Synthesis of a rare metal complex of nitrous oxide opens new vistas
A comprehensive analysis of the global N2O budget has shown that its emissions have been increasing for the past four decades, with agricultural activities responsible for the growth. Even though N2O is present in the atmosphere at a concentration 1000 times less than CO2, it is approximately 300 times more potent as a greenhouse gas.
In nature, N2O is converted by enzymes into N2 and H2O. The process can be mimicked in a laboratory setting using catalytic metal complexes. Surprisingly, well-defined complexes of N2O with transition metals are exceedingly rare, even though CO2 has rich and well-documented coordination chemistry. The vastly dissimilar behaviour of these two related small molecules has been attributed to the poor ligand characteristics of N2O in comparison to CO2, but the origins and details of this justification are difficult to track.
“The more information we tried to find on the topic, the closer we headed to circular reasoning,” says Dr. Heikki M. Tuononen from the University of Jyväskylä, Finland. “In many cases, some property of N2O was highlighted, but they are almost all characteristic to CO2 as well”, he continues.
“This puzzle was one of the reasons why, during Dr. Tuononen’s visit to Calgary as a Killam Scholar, our research teams decided to join forces and synthesize analogous metal complexes of N2O and CO2, and study the metal-ligand interaction in detail”, tells Dr. Roland Roesler from the University of Calgary, Canada.
A rare metal complex of N2O stable even at room temperature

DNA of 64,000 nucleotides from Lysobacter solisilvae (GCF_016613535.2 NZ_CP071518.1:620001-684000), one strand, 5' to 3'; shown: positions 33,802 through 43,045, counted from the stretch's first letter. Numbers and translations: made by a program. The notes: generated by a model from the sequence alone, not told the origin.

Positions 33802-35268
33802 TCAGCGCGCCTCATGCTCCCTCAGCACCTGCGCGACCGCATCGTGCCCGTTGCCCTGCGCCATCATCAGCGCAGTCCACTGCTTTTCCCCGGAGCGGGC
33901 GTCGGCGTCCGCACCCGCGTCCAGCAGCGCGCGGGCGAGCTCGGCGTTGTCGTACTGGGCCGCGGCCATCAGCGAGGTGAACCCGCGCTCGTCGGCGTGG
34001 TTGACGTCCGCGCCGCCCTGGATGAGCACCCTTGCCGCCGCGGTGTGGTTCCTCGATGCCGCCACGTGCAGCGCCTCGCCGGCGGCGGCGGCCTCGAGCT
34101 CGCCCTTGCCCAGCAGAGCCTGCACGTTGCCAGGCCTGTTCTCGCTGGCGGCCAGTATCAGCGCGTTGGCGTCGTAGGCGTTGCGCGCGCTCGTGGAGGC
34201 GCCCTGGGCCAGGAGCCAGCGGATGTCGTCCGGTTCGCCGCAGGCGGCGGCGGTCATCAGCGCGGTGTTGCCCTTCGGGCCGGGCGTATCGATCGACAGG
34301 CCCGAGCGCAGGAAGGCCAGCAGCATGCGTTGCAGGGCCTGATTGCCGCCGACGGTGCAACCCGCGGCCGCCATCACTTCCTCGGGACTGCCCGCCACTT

The results of the two-year investigation showed that, contrary to the general view, the metal binding ability of N2O is equally good or even better than that of CO2.
“It appears that the oxidizing character of N2O is mostly, if not entirely, responsible for the scarcity of metal complexes employing this ligand”, says Dr. Tuononen.
“Once we had the right metal partner for N2O, their binding was strong enough that a rare side-on bound complex could be isolated and characterized even at room temperature”, continues Dr. Chris Gendy, a former Ph.D. student at University of Calgary who was partially responsible of the synthetic work.
In addition to showing that N2O has better intrinsic ability to bind to metals than heretofore recognized, the work of the two research teams allows the rational design of N2O complexes that are even more stable than the ones characterized thus far. This could, in turn, open new avenues for using N2O in synthetic chemistry.
“N2O is in many ways a great oxidant. It is thermodynamically strong, relatively cheap, and gives N2 as the only side product”, explains Dr. Tuononen.
“It would certainly be great to see more widespread use of N2O as an oxidant in metal-catalysed reactions. At the same time, we should not forget the role it plays in the atmosphere”, adds Dr. Roesler.
“Nature has found elegant enzymatic pathways to convert N2O into products that are harmless to the atmosphere. We should aim for the same with our manmade emissions using novel catalysts”, the research teams conclude.
This article appeared on the EurekAlert website at https://www.eurekalert.org/pub_releases/2021-02/uoj–so022221.php]]>